I grew up in a small town in rural Georgia. I can still remember walking past the water fountains in the court house; two of them side by side. Removed were the signs over them directing the thirsty person from which one to drink, but the the two fountains were still there almost as if monuments to a not so distant history of segregation.
As a child in the 60's I was too young to know the significance of two fountains; that there actually was a time when people, just because of the pigment in their skin, were treated differently; and by differently I mean badly.
Fast forward forty years and my how things have changed. America has progressed quite a bit; there is a Secretary of State, and a Supreme Court Justice, and a presumptive nominee for president, to name a few, with dark pigmented skin. One might conclude that racism is itself in the process of becoming history. This would be true too if racism were defined today as it was forty years ago; that definition being the oppression of blacks by whites. Many have discovered however that there is power to be gained by convincing blacks that not much has changed in the last half century. Since it is obvious that things have changed, the very word racism necessarily morphed into something totally different so that today it has a different application than did the same word in the sixties. It is now almost indistinguishable from the word ideology. Granted these two words have different meanings, but in the political realm on the topic of race relations they overlap and merge. This is evidenced by Bill Clinton, a white man, being called the first black president, and by Clarence Tomas, a black man, facing stiff opposition from blacks to a life time appointment to, I would argue, one of the most powerful positions in this land.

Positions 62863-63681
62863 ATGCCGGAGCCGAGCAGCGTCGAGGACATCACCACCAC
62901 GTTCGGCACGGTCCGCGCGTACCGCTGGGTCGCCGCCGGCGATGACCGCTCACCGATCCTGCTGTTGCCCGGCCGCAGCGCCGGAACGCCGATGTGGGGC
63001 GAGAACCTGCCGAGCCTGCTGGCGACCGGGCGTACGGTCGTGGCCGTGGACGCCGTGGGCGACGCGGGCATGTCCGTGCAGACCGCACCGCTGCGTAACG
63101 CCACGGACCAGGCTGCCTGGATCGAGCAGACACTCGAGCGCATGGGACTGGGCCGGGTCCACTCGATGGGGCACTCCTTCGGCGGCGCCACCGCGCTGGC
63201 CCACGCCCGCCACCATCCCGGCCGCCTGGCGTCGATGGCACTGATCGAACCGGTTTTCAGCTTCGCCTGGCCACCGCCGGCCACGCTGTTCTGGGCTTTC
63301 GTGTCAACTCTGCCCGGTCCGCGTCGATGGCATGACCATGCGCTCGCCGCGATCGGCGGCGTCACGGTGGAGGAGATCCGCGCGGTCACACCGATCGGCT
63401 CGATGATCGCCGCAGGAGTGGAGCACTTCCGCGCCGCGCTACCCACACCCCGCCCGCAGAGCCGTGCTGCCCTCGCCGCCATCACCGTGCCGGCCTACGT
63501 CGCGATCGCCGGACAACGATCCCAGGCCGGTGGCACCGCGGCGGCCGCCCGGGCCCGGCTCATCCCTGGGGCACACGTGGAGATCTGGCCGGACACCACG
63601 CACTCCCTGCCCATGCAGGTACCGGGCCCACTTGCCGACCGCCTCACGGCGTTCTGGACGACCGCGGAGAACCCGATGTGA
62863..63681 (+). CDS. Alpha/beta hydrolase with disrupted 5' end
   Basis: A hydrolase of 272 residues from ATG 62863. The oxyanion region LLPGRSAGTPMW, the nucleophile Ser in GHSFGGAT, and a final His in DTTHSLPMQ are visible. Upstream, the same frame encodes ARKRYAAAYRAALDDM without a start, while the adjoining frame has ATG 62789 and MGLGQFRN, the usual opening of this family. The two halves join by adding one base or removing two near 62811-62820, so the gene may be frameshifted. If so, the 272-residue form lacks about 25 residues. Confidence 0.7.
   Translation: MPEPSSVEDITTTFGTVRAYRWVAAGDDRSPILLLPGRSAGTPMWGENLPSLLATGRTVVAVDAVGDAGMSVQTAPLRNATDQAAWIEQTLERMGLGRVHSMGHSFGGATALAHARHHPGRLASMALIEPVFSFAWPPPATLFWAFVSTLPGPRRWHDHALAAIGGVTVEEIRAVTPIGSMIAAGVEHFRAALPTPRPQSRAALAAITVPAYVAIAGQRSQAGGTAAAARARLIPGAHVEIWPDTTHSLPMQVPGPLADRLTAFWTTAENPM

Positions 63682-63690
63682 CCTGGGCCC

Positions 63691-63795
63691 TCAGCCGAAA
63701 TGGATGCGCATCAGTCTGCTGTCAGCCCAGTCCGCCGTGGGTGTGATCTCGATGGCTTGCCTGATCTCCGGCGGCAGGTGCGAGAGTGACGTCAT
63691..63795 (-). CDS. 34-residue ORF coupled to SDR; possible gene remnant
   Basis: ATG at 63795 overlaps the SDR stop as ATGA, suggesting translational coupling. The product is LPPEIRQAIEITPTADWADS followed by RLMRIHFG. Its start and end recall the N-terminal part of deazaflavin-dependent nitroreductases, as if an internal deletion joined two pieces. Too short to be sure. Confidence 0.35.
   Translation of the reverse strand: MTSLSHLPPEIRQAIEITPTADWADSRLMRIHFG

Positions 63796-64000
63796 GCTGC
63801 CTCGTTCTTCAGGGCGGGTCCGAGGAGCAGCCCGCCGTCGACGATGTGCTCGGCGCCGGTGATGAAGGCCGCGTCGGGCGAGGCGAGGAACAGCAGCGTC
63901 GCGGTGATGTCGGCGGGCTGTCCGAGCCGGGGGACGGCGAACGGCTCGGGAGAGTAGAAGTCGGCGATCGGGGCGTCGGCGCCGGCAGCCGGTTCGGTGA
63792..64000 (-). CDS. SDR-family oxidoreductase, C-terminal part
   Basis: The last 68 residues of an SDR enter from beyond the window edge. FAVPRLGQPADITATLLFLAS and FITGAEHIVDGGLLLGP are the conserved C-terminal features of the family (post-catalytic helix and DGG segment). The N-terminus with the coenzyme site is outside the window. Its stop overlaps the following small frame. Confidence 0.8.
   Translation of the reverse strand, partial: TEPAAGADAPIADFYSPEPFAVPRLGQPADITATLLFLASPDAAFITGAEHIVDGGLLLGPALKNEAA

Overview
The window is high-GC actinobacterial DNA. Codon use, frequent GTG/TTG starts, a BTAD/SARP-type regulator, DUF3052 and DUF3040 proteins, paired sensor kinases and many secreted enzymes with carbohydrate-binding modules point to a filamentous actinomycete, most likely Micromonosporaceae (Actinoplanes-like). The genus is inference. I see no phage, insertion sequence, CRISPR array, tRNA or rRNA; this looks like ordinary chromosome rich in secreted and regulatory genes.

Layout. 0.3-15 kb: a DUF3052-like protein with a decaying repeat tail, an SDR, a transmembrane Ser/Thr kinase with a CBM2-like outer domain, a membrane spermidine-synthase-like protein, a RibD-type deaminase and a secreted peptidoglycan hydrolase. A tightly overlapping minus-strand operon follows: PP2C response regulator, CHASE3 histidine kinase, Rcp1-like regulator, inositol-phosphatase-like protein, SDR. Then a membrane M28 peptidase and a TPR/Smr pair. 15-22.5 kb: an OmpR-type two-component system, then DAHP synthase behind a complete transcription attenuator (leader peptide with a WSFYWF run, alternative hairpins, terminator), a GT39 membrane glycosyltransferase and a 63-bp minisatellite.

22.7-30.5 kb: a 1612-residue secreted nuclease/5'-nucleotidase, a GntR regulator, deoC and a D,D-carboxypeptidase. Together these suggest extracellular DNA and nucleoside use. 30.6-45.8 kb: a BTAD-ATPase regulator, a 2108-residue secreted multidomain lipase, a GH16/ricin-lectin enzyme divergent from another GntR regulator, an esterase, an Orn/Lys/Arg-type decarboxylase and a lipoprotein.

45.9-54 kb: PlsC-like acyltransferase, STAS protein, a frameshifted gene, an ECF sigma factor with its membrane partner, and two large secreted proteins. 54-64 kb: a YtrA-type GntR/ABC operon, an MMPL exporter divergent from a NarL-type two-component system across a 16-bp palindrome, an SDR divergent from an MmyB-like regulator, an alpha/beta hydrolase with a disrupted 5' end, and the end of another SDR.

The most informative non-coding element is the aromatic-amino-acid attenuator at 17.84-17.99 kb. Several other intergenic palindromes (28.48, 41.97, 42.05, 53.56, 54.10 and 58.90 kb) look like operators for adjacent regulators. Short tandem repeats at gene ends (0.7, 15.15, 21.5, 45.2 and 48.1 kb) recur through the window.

In conclusion, even though I voted for a black man for president (Alan Keys, I liked his polices) before doing so was cool, I can't help but to feel that I, and many others like me, will be seen as a racist because we oppose Obama due to his policies. If and when this happens I will have to remember to not become defensive because in the current sense of the word it might be true. It just goes to show that when old words get new meanings it causes confusion and communication breaks down; this I fear is something we can expect an abundance of as we make our way though this election season.
Right vs Real - A longtime friend of mine has always drawn a distinction between "right" and "real". Ask a Christian a plainly-known question like "Are we saved by faith o...